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Tokyo Grand Prix Award goes to Holocaust comedy

Writer: Naseem Randhawa



Germany's Chris Kraus (middle) wins the Tokyo Grand Prix Award for his film.

5 Nov – The Tokyo International Film Festival has come to a close with the top prize, the Tokyo Grand Prix, going to a film from Germany.

Chris Kraus' "The Bloom of Yesterday" which took home USD50,000 is about a Holocaust researcher whose life turns upside down after he makes a surprising discovery.

"This is surreal. I am standing on the same stage as Jean-Jacques. I am moved because it was hard to bring this film to life. Thank you for inviting us to TIFF. I want to use this moment to thank the actors and actresses. This film would not have worked without their unbelievable hard work." Said Kraus who was joined on stage with producer Kathrin Lemme who received a special kirin trophy by the Governor of Tokyo, Yuriko Koike.

President of the jury, Jean-Jacques Beineix said of their decision to award the film the top honours, "Crimes against humanity are wounds that can't be cured. Each and everybody keeps the mark of it. Cinema transmitted the memory of these moments of disgrace many times. However, year after year the images fade. However great moviemakers go beyond that and put back into perspective the survival of past crimes."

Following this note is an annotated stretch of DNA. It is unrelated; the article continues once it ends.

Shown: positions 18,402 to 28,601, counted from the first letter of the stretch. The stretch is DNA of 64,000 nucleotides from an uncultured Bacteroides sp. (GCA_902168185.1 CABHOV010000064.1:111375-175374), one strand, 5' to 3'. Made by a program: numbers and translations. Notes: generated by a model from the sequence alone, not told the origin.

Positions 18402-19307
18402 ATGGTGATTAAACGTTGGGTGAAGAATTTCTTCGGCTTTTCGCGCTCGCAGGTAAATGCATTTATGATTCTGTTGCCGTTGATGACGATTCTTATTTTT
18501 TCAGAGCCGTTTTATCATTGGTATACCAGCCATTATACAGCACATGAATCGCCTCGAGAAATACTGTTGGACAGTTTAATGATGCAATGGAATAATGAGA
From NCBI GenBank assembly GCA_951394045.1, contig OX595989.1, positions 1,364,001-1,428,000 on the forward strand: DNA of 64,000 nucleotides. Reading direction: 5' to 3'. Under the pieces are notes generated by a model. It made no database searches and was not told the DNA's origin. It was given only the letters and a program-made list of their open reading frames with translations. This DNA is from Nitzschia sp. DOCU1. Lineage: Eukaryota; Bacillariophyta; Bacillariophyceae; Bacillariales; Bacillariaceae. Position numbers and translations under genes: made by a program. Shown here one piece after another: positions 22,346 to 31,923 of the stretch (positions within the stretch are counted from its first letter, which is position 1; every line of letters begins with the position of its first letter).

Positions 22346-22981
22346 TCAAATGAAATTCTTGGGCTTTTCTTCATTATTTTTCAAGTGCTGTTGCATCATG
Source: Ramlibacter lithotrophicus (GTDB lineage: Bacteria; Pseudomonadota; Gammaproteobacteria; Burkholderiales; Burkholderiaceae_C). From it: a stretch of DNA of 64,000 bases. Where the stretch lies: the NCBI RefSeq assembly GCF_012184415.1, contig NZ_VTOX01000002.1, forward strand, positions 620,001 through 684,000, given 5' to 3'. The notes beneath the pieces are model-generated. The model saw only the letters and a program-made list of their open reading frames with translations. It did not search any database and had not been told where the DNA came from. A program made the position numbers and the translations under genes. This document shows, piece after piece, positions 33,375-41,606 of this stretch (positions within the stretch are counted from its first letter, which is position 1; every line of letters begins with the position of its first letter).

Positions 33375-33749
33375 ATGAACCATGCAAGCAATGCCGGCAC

A still from the movie "The Bloom of Yesterday".


The Special Jury Prize went to Sweden's "Sami Blood" which won USD20,000 for Amanda Kernell and her team, and USD5,000 for child actor Lene Cecilia Sparrok.

Hana Jusic's "Quit Staring at My Plate" (Croatia) won best director while the award for best artistic contribution went to China's "Mr. No Problem".

Filipino movie "Die Beautiful" by Jun Robles Lana won two awards, one was the audience award and the other was best actor for Paolo Ballesteros who played a transgender woman in the movie.

Cinema Online, 05 November 2016



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